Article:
A silly, dangerous idea?

When the news media want to ask someone about a homemaking course at a Southern Baptist seminary, where do they go? Well, naturally, they turn to an unmarried pastor and a formerly Southern Baptist liberal whose work is largely dedicated to berating the SBC and its leaders. Maybe they are the only ones who don’t get it.

Response within the SBC mainstream has been pretty sedate to the undergraduate homemaking degree at Southwestern Baptist Theological Seminary. We’ve seen firsthand the results of “with it” models of family and narcissistic approaches to parenting. They don’t work. Families in marital crisis or with rebellious kids just seem paralyzed and are as likely to eat fiberglass as take effective action?they hardly seem to know the difference.

I spent five years of a former life (that means I only have eight left) as dean of students at a seminary. The most productive and most useless thing I did in those years was try to help students who had financial and marital problems. Some of them ate out too much, lived on student loans, got really large, developed health problems, went broke, fought with their wives, and acted genuinely confused about why these things “happened” to them. It was hard to explain. Those who dug out of their holes were heroes and an encouragement to all of us. Those who embraced the confusion didn’t make it to the ministry. Any effort to help families like this as they take responsibility for themselves looks to me like God’s work.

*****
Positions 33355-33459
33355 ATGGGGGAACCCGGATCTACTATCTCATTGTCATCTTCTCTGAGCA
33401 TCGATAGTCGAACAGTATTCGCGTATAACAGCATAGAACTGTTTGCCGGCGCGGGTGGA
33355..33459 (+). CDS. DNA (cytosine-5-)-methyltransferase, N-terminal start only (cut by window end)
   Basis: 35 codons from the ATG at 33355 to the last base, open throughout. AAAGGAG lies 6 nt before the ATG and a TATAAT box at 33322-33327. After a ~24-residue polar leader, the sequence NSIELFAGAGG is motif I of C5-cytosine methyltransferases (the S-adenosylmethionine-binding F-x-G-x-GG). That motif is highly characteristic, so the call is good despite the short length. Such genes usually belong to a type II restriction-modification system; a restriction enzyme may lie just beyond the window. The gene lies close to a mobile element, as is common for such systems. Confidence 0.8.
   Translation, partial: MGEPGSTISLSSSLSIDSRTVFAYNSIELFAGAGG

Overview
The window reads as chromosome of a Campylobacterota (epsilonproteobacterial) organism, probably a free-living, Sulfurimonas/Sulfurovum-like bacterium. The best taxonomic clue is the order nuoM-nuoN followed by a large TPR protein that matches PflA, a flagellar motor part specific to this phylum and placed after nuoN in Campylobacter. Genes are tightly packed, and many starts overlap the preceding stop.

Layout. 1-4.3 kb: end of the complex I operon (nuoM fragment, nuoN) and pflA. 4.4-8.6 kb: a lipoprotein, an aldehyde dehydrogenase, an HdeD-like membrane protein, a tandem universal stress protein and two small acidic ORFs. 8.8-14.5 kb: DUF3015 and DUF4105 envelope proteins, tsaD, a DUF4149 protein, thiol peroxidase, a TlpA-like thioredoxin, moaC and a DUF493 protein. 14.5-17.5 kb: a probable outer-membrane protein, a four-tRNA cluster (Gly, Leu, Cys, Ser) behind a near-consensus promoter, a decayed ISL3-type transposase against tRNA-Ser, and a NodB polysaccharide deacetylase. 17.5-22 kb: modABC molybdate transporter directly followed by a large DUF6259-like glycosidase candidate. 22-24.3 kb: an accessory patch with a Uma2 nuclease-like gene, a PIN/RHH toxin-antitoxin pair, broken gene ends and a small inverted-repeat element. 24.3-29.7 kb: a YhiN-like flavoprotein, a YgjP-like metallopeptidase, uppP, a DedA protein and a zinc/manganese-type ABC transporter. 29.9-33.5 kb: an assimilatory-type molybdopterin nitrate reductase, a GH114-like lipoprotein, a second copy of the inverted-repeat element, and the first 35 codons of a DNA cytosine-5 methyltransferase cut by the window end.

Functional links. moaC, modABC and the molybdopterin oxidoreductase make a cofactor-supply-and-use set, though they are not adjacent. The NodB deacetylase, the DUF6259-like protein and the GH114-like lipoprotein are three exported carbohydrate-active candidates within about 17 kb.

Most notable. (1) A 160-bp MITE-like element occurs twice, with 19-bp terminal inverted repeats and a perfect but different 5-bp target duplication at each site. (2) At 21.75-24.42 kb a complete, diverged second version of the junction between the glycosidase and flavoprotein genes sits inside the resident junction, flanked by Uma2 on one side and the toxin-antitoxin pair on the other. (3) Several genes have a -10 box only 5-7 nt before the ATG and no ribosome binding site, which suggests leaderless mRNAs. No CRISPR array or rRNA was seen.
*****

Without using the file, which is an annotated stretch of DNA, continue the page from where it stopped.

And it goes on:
During that same period I taught theology and church history to a large group of the seminary wives. They were the most hungry and motivated students I taught. As a part of that wives program (which all six seminaries have had for 10 years), some of our experienced faculty and administrators’ wives taught a sort of “Common Sense 101” class that dealt with child rearing, helping husbands in ministry, and even a little cooking. The help was gratefully received and apparently useful. Many of these women, with their families, are all over the world in ministry. I like to think we helped in some small way.